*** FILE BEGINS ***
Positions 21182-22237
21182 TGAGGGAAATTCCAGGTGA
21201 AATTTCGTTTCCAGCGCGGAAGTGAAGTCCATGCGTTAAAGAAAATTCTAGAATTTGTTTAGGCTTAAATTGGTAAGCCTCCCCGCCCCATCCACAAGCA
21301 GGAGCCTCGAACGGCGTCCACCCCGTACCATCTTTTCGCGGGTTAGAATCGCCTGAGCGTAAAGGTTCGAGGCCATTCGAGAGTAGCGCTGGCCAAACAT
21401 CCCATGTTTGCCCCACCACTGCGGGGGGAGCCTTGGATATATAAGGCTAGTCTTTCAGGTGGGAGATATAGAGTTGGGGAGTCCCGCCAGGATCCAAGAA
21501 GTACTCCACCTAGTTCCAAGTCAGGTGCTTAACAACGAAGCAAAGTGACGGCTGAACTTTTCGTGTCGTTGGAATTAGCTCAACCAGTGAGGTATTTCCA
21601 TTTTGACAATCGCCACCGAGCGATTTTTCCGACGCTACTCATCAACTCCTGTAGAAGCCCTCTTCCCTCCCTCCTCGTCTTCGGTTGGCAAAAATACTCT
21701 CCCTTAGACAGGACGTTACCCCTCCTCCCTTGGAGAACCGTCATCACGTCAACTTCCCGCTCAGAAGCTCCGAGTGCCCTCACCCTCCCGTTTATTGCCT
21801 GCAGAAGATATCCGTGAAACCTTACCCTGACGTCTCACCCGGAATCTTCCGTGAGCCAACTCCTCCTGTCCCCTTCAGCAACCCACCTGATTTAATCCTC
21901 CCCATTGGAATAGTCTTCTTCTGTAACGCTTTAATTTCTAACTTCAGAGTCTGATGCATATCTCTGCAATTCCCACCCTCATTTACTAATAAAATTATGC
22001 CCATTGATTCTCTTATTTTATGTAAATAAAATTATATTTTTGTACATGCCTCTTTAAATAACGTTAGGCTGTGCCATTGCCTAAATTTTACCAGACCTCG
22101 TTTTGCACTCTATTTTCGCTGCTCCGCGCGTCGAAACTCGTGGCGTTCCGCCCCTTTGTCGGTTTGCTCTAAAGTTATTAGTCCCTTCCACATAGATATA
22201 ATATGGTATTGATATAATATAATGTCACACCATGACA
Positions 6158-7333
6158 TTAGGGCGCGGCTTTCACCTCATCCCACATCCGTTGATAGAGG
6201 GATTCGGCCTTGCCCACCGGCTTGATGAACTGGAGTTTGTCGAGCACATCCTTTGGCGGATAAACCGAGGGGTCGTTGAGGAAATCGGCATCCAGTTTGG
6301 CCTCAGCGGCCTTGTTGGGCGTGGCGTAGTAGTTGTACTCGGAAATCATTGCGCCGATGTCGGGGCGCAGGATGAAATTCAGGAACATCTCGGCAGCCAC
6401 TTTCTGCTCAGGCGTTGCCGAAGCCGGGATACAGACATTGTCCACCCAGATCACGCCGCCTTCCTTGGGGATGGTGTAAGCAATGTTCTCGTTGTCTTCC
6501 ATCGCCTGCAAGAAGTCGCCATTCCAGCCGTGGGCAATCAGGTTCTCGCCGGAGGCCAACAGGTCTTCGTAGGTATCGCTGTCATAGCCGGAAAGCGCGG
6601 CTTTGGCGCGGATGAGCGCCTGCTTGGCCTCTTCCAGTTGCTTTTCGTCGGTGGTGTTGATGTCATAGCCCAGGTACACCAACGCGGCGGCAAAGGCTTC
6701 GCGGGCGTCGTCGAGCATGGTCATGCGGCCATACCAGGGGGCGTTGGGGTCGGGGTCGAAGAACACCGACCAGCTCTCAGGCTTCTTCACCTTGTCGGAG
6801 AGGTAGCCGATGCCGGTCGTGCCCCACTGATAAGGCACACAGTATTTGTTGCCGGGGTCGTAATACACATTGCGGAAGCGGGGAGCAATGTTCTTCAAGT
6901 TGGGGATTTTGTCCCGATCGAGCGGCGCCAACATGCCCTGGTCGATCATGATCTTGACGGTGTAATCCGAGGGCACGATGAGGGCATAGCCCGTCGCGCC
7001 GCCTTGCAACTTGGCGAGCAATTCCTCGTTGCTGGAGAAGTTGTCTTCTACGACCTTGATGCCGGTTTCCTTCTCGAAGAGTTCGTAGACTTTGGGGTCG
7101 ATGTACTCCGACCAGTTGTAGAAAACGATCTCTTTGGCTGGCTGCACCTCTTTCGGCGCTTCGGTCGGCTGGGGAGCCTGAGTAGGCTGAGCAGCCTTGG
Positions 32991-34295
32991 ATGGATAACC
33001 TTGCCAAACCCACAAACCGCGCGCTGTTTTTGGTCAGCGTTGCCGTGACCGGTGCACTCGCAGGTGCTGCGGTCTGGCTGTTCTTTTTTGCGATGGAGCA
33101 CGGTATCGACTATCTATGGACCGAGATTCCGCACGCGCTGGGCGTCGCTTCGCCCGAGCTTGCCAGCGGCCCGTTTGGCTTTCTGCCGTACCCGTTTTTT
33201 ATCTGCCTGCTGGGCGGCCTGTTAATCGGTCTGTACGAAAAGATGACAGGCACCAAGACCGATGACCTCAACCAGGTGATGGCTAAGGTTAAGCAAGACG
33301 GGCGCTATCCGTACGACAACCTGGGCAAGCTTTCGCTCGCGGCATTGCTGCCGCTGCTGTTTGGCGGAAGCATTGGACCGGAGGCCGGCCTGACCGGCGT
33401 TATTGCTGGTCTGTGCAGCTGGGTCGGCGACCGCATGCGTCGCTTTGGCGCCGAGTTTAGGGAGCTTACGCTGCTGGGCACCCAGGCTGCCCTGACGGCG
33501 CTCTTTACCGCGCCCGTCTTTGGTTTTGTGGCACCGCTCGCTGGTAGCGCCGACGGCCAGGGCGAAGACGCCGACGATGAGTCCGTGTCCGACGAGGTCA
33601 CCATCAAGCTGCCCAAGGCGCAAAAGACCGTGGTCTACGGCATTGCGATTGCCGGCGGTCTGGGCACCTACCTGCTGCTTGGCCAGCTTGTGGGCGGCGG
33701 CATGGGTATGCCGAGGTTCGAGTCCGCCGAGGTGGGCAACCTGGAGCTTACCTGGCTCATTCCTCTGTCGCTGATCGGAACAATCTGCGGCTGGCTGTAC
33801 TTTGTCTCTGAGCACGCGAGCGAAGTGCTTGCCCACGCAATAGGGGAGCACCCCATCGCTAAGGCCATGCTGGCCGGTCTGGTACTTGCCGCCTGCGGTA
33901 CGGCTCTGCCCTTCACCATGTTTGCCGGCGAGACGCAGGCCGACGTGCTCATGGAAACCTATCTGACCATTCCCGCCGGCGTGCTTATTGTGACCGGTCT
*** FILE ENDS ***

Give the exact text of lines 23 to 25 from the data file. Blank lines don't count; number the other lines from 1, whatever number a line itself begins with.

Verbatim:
6901 TGGGGATTTTGTCCCGATCGAGCGGCGCCAACATGCCCTGGTCGATCATGATCTTGACGGTGTAATCCGAGGGCACGATGAGGGCATAGCCCGTCGCGCC
7001 GCCTTGCAACTTGGCGAGCAATTCCTCGTTGCTGGAGAAGTTGTCTTCTACGACCTTGATGCCGGTTTCCTTCTCGAAGAGTTCGTAGACTTTGGGGTCG
7101 ATGTACTCCGACCAGTTGTAGAAAACGATCTCTTTGGCTGGCTGCACCTCTTTCGGCGCTTCGGTCGGCTGGGGAGCCTGAGTAGGCTGAGCAGCCTTGG